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Indian Tribe Offers to Pay for Redskins Name Change, But Not in Washington

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credit: Al Messerschmidt/Getty Images

credit: Al Messerschmidt/Getty Images

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COOPERSTOWN, N.Y. (CBSDC/AP) — One American Indian tribe so offended by the name Redskins, they’re willing to pay to have it changed . . . just not the team in Washington.

The Oneida Indians say they would help buy replacement school sports jerseys if the Cooperstown Redskins change their nickname.

Students of the combined middle and high school in this picturesque village 150 miles north of New York City voted this month on names to replace the Redskins nickname that goes back to the 1920s. The vote was prompted by students who found the nickname offensive to American Indians.

“You have announced a standard that recognizes that mascots which are known to dehumanize and disrespect any race of mankind have no place in our schools, or our great country,” Oneida Nation Representative Ray Halbritter wrote to Cooperstown Central School students this week. “We understand that your courageous decision also comes with a financial consequence and, unfortunately, potential backlash from those who somehow claim that ethnic stereotyping is a victimless crime.”

Cooperstown is best known as the home of the National Baseball Hall of Fame and Museum, but it was also the hometown of James Fenimore Cooper, who wrote “The Last of the Mohicans.” The top vote-getters among students for a new nickname include Deerslayers, Hawkeyes and Pathfinders — each name a nod to Cooper’s works.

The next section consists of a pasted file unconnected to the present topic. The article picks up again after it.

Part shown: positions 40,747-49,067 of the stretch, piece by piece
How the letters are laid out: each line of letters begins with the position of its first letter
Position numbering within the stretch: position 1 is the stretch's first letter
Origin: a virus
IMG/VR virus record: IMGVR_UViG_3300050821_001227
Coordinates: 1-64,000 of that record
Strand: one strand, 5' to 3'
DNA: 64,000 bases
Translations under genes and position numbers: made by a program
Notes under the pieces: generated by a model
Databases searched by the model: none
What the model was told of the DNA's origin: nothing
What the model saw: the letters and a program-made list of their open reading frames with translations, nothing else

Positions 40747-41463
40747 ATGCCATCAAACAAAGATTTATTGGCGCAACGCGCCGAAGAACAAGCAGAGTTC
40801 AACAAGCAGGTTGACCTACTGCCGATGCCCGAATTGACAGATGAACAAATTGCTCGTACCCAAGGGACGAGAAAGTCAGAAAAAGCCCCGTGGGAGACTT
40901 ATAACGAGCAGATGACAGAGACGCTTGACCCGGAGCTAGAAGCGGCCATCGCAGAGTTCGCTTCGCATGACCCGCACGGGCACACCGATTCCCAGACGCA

The Oneida Indian Nation, whose current territory is about 50 miles northwest of Cooperstown, would be honored to help buy the district new athletic jerseys, Halbritter said. He added that the tribe also would help set up a fund for other schools that get rid of ethnically insensitive mascots.

The local school board is seeking input from the community before it makes a final decision. District superintendent C.J. Hebert said a name change would cost $5,000 to $10,000, and they would take the Oneidas up on their offer.

Hundreds of high school and college teams nationwide have retired Native American nicknames, though many student and professional teams retain them. The NFL’s Washington Redskins nickname continues to attract controversy. Washington Mayor Vincent Gray specifically avoided saying the nickname in his State of the District speech this month, referring only to “our Washington football team.”

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(TM and Copyright 2013 CBS Radio Inc. and its relevant subsidiaries. CBS RADIO and EYE Logo TM and Copyright 2013 CBS Broadcasting Inc. Used under license. All Rights Reserved. This material may not be published, broadcast, rewritten, or redistributed. The Associated Press contributed to this report.)

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